Tuesday, September 11, 2007

Utopian Bliss - graded blog

What I want to talk about is Camelot. This might not end up being about that.

In my high school when we read The Once and Future King (to be honest they read it. I got through about a third of it and decided I’d gotten the gist) there was a lot of talk about how Camelot was the ultimate utopia. Sure, there were evils to vanquish and grails to seek, but really, Arthur’s unification of Britain under one rule (and more particularly, against the Saxons) was the perfect little place. Heaven on earth, Camelot is the hotspot, the awesome club everyone wants to go to, full of heroes and wizards and actresses and football stars. Troy Polamalu parties in Camelot. Blah blah yaddah yaddah. This seems to be the case across the board as far as literary references are concered.

In the very beginning, however, Hank sees Camelot, and it’s people, more specifically, in something of another light.

”Yet there was something very engaging about these great simple-hearted creatures, something attractive and lovable. There did not seem to be brains enough in the entire nursery… but you didn't seem to mind that, after a little, because you soon saw that brains were not needed in a society like that, and indeed would have marred it, hindered it, spoiled its symmetry -- perhaps rendered its existence impossible.”

A brainless utopia? Bill Joy would cry. And so should Twain, given the society he comes from with steam boats and railroads and all sorts of wonderful new things that require thought and ingenuity to come upon at all. A society without brains is society at all. If he were living in the here and now, I think that that comparison might be more acurate, but let’s not bring my political views into this. Hank realizes, though, that this utopia cannot exist without these sort of mindless innocents in charge. So we give up paradise for knowledge? Apparently, considering that well-known story of the Garden of Eden.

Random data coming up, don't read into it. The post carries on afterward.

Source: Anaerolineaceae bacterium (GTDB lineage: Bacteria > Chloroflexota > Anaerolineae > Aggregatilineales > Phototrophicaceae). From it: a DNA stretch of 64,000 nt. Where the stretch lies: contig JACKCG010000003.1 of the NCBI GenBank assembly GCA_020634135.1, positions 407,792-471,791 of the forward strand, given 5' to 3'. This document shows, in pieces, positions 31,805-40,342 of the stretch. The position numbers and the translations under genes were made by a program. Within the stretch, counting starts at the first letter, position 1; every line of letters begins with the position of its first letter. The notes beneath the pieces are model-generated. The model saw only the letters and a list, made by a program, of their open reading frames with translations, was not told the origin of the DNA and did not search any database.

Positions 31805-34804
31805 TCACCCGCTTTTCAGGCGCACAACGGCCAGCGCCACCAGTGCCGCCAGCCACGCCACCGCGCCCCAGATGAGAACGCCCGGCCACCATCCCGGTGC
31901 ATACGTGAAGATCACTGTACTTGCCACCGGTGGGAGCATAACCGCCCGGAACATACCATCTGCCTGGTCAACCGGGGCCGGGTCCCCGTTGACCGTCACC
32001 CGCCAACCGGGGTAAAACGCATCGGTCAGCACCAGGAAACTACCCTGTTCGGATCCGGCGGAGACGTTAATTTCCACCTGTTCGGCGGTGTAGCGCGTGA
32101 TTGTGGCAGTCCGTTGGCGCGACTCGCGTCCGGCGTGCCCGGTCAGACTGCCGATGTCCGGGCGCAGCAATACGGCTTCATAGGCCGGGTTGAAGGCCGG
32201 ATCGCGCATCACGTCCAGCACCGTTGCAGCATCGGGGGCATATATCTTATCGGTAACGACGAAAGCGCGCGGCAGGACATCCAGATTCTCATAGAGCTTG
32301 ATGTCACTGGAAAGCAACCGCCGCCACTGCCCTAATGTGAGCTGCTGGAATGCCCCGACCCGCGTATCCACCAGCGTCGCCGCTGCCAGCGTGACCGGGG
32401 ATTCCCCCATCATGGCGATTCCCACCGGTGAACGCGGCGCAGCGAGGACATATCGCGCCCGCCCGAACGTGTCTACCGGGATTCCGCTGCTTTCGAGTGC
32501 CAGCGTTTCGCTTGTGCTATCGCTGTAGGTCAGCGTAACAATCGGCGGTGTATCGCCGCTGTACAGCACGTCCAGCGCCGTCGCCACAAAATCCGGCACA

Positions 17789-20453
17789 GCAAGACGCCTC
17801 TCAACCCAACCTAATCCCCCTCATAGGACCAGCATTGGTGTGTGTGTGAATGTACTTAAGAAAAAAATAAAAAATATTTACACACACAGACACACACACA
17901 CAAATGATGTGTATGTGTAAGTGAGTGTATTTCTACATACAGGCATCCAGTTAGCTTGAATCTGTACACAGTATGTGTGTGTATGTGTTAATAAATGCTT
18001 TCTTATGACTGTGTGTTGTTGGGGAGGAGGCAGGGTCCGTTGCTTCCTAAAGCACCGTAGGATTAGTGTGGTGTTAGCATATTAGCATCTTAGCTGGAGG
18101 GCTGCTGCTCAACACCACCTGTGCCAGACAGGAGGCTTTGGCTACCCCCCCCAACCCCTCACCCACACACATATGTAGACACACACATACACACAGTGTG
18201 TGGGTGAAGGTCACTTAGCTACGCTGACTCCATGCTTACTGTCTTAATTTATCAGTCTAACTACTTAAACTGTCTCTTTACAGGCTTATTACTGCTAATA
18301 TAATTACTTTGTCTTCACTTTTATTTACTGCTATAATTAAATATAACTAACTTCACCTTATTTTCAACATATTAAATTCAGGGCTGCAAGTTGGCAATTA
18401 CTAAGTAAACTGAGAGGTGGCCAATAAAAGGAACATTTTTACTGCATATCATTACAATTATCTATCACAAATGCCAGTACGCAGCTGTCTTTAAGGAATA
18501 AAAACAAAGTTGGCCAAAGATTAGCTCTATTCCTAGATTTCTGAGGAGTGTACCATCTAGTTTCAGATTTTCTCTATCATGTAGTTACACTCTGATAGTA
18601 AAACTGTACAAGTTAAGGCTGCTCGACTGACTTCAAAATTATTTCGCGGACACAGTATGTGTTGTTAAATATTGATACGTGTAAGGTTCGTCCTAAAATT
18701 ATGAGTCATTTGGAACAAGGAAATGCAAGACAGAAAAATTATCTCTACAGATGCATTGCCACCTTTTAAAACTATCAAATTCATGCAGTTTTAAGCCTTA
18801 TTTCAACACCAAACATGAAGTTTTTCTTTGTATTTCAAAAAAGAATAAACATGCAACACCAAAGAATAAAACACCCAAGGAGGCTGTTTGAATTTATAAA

What does Hank do, then? He dangles an apple in front of those that are most hungry, knowing that it’ll be their downfall. He wants to destroy this existence because there is no progress. Is Twain, who I think would be comparing Camelot to plantation life and Arthur and his Knights to plantation owners, saying that this is a necessary fall? He and Hank seem to agree that some sacrifices will have to be made to bring this ignorant world into a better way, but the comparison between Hank and Sir Kay can’t be overlooked when we’re talking about the irony of Hank agreeing that this place is utopia and thn wanting to change it.

Before Sir Kay relates his tale about how it came to be that those prisoners who were rightfully Launcelot’s were presenting themselves to the queen in his name, there is this premise: ”He got up and played his hand like a major -- and took every trick. He said he would state the case exactly according to the facts; he would tell the simple straightforward tale, without comment of his own.” Doesn’t Hank begin his story in the exact same way? That he’s without poetry or feeling, and yet he spins this story like he is a storyteller. He makes judgments on the people he’s surrounded by at every turn, how do we know really that he’s not exaggerating bits just like all the other knights seem to have a tendency to do?

Of the blogs that I’ve read from this assignment, it seems clear that one of the larger ironies in this work is that The Yankee is exactly what he tells the audience he is not. He himself is a world of opposition, recognizing the greatness of Camelot for all its blissful ignorance, but on a quest to better it somehow. The difference between Twain, who wasn’t a big fan of slavery or anything having to do with it, is that Twain isn’t taking society into his own hands.

1 comment:

Adam Johns said...

Nice way to approach the whole utopia/dystopia thing from a slightly different angle. Although it's worth noting that the Britain of Le Morte D'Arthur isn't the White's utopia: Mallory has few rivals when it comes to portraying real monsters (like Hannibal Lector bad) when he wants to.

Interestingly, I can't think of any brainless utopias before Twain, but it becomes a powerful tradition (A Brave New World, etc.) after him...

You could have done more to explicitly discuss irony here, but what you do cuts to the heart of the text: the Sir Kay/Hank comparison is perfect, and the whole plantation thing just as much so.

In case anyone is listening (not just Nik, now), it's worth mentioning that Twain spent a lot of time and effort attacking the works of Sir Walter Scott, who wrote romance-novels very popular in the old south - Twain literally blamed the stupidity and quasi-utopianism of the old south on Walter Scott, an issue which Nik is addressing here, even without realizing it...